At the Russian Museum, two new exhibitions are about to open, one about filmmaker Andrei Tarkovski, and an expansive display about Russian silent film. "This museum is wonderful, absolutely wonderful," says Fernando Rueda, standing by a selection of posters for silent movies. "At first you think it might be uncomfortable, because of the mask and everything, but in fact you can see an exhibition much better this way". He had taken a quiet stroll along the seafront to the museum in the old Tabacalera factory, and doesn't leave until after midday. What was he planning to do next? "Oh, I think a beer and a tapa are called for, don't you?" he says.
The challenge for MIMMA
Visitors to the CAC Malaga also found new exhibitions, 'Opus nigrum', by Girbente, which opened online last Friday, and 'The Walking Ceiling', a video performance of Alicia Framis in Area 5. Here we found Andrea Fernández and Nahuel Álvarez. "This is the first time we have been out, but we decided to take advantage of the museums opening to start easing our own lockdown," said Andrea,
Visitors have to enter the contemporary art museum through the side door of the old market building, because some of the rooms are closed while a new exhibition is being prepared: 150 works by Juan F. Lacomba, a major retrospective covering the evolution of this artist's work over three decades.
Viewing the permanent collection, 'Passion II', were Mima Agustin, from Slovenia, and her friend Beatriz Aparicio who was explaining the works to her in English. "I'm a painter and I have wanted to come here for ages," said Mima.
The Interactive Music Museum(MIMMA) also welcomed its first visitors this week. "We are happy to be open again but it has been a challenge for us, because we are normally interactive. People can usually touch the instruments but that is prohibited now, so we have had to adapt," says director Miguel Ángel Piédrola.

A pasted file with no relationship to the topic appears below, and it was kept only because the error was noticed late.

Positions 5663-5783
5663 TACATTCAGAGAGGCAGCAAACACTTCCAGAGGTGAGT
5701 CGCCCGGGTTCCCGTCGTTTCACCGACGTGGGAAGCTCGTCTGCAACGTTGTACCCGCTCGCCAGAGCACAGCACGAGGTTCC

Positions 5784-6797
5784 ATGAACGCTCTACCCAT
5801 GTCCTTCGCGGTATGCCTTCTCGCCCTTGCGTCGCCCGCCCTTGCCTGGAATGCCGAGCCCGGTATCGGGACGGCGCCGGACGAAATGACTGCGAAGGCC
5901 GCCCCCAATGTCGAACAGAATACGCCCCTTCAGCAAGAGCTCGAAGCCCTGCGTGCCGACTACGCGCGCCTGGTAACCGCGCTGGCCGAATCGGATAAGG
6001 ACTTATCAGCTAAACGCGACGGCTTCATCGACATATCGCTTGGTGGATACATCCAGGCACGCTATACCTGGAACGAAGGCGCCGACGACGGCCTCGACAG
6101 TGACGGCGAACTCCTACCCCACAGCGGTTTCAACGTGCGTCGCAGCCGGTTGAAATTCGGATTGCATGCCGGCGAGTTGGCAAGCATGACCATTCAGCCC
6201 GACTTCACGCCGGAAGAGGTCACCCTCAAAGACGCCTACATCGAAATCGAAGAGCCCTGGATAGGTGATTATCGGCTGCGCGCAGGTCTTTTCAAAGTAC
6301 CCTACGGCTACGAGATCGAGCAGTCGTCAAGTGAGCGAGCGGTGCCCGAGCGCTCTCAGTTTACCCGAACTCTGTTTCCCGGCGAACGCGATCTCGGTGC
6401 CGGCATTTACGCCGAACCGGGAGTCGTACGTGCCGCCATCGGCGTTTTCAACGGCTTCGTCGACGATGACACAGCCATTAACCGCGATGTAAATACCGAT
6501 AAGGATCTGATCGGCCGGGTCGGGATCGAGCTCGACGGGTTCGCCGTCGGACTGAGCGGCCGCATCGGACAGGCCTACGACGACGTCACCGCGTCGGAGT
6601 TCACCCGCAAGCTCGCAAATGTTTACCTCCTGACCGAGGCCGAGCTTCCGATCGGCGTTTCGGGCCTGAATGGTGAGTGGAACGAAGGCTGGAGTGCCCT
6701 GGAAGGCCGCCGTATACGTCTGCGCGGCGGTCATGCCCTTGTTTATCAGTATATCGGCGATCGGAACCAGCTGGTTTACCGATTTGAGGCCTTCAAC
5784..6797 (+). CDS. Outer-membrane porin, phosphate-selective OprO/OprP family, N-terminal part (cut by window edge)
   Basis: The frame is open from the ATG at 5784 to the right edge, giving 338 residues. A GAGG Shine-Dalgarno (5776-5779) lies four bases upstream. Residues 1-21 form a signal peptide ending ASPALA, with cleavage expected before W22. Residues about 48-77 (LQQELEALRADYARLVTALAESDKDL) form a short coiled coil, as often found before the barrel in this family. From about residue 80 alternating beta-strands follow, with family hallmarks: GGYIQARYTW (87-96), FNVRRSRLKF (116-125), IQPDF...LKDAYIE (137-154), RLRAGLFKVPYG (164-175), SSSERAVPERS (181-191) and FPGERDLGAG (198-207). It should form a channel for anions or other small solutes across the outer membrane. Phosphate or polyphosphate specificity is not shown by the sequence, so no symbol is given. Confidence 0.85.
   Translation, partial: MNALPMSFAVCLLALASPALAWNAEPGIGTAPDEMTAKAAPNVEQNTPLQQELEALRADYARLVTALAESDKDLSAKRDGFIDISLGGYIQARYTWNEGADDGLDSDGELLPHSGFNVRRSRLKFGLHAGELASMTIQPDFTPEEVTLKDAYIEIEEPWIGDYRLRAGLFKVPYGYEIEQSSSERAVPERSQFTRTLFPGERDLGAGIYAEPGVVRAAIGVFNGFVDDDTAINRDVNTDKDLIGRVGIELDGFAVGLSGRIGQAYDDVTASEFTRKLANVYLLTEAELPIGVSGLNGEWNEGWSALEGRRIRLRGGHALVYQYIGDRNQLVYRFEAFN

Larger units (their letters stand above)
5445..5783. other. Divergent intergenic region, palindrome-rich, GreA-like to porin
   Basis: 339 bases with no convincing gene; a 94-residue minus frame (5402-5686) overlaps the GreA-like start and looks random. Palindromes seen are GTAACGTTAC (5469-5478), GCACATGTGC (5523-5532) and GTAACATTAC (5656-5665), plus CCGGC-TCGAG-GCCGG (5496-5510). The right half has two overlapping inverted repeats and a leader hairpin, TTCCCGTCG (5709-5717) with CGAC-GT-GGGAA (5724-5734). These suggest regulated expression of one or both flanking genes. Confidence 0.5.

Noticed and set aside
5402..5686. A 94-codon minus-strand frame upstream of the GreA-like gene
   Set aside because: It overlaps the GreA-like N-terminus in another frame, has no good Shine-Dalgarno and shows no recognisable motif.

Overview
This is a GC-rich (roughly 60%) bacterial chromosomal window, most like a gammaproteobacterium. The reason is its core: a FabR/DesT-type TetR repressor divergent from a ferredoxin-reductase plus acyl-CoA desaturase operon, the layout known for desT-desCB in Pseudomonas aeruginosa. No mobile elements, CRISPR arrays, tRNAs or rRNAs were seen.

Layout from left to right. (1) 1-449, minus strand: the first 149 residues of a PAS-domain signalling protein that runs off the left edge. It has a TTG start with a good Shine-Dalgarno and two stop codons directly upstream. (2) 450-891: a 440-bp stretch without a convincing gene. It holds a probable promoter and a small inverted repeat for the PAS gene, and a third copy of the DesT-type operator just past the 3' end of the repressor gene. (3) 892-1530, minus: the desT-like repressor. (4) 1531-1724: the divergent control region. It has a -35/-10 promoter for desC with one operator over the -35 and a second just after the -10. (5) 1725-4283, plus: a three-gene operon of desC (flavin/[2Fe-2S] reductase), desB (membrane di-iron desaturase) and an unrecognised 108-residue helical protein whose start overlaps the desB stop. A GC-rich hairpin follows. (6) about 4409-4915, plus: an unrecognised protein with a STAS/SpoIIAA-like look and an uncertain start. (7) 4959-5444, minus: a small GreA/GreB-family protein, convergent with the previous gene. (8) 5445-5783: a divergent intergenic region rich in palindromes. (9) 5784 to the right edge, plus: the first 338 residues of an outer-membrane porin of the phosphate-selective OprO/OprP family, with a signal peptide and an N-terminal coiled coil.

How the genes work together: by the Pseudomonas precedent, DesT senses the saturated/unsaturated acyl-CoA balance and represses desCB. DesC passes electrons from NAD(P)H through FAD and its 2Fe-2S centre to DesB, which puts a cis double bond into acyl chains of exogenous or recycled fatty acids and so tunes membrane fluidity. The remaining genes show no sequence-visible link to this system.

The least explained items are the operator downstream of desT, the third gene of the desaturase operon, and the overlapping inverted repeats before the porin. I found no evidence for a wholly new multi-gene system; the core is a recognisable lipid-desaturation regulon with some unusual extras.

Staff at the Pompidou Centre on Muelle Uno were also pleased to be able to welcome visitors again, but there was a slight sense of nervousness as they opened at 9.30am and waited to see if anybody came. It seemed a long half-hour before Eduardo Texeira came through the glass entrance doors and was the first person to pass the camera which automatically measures body temperature without them having to stop and be manually checked.
"I read in the paper that the museums were going to open again today and came straight here because I have been wanting to see the temporary exhibition for some time", said Eduardo. "I like all types of art but painting in particular," he added, sounding a little abrupt because he was surprised to find the media waiting at the museum.
Neither audioguides nor leaflets are allowed at the moment, so a mobile phone is the tool to obtain information about the works as you tour the collection at the Pompidou, something that Eduardo did alone until a few other people arrived. One of them was Coloma Fuster, who told us she had gone out for a walk and couldn't resist coming in when she saw the doors were open.
As Eduardo left, he said this was a good time to enjoy some extra culture. "This week, I am going to visit one museum every day," he told us, and he has the right idea. What better way could there be to renew an acquaintance with art and, at the same time, take advantage of the fact that entry will be free until Sunday (31 May).